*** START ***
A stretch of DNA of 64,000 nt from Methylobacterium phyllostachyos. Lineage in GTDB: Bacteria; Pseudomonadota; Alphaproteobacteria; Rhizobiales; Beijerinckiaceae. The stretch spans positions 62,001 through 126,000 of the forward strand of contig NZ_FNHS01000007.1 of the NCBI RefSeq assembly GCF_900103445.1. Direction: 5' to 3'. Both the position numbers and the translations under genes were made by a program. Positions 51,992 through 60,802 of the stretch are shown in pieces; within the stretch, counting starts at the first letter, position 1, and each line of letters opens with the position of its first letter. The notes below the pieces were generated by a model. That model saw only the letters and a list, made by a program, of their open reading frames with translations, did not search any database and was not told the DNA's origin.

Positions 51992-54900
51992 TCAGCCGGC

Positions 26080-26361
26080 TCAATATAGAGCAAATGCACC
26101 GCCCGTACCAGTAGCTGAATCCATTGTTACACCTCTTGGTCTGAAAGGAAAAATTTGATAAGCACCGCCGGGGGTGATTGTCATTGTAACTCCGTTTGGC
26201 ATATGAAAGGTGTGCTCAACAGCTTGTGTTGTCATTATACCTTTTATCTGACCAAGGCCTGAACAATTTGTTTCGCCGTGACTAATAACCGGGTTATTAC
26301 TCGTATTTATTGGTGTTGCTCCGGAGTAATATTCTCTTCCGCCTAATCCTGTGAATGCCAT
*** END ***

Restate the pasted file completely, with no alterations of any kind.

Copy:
A stretch of DNA of 64,000 nt from Methylobacterium phyllostachyos. Lineage in GTDB: Bacteria; Pseudomonadota; Alphaproteobacteria; Rhizobiales; Beijerinckiaceae. The stretch spans positions 62,001 through 126,000 of the forward strand of contig NZ_FNHS01000007.1 of the NCBI RefSeq assembly GCF_900103445.1. Direction: 5' to 3'. Both the position numbers and the translations under genes were made by a program. Positions 51,992 through 60,802 of the stretch are shown in pieces; within the stretch, counting starts at the first letter, position 1, and each line of letters opens with the position of its first letter. The notes below the pieces were generated by a model. That model saw only the letters and a list, made by a program, of their open reading frames with translations, did not search any database and was not told the DNA's origin.

Positions 51992-54900
51992 TCAGCCGGC

Positions 26080-26361
26080 TCAATATAGAGCAAATGCACC
26101 GCCCGTACCAGTAGCTGAATCCATTGTTACACCTCTTGGTCTGAAAGGAAAAATTTGATAAGCACCGCCGGGGGTGATTGTCATTGTAACTCCGTTTGGC
26201 ATATGAAAGGTGTGCTCAACAGCTTGTGTTGTCATTATACCTTTTATCTGACCAAGGCCTGAACAATTTGTTTCGCCGTGACTAATAACCGGGTTATTAC
26301 TCGTATTTATTGGTGTTGCTCCGGAGTAATATTCTCTTCCGCCTAATCCTGTGAATGCCAT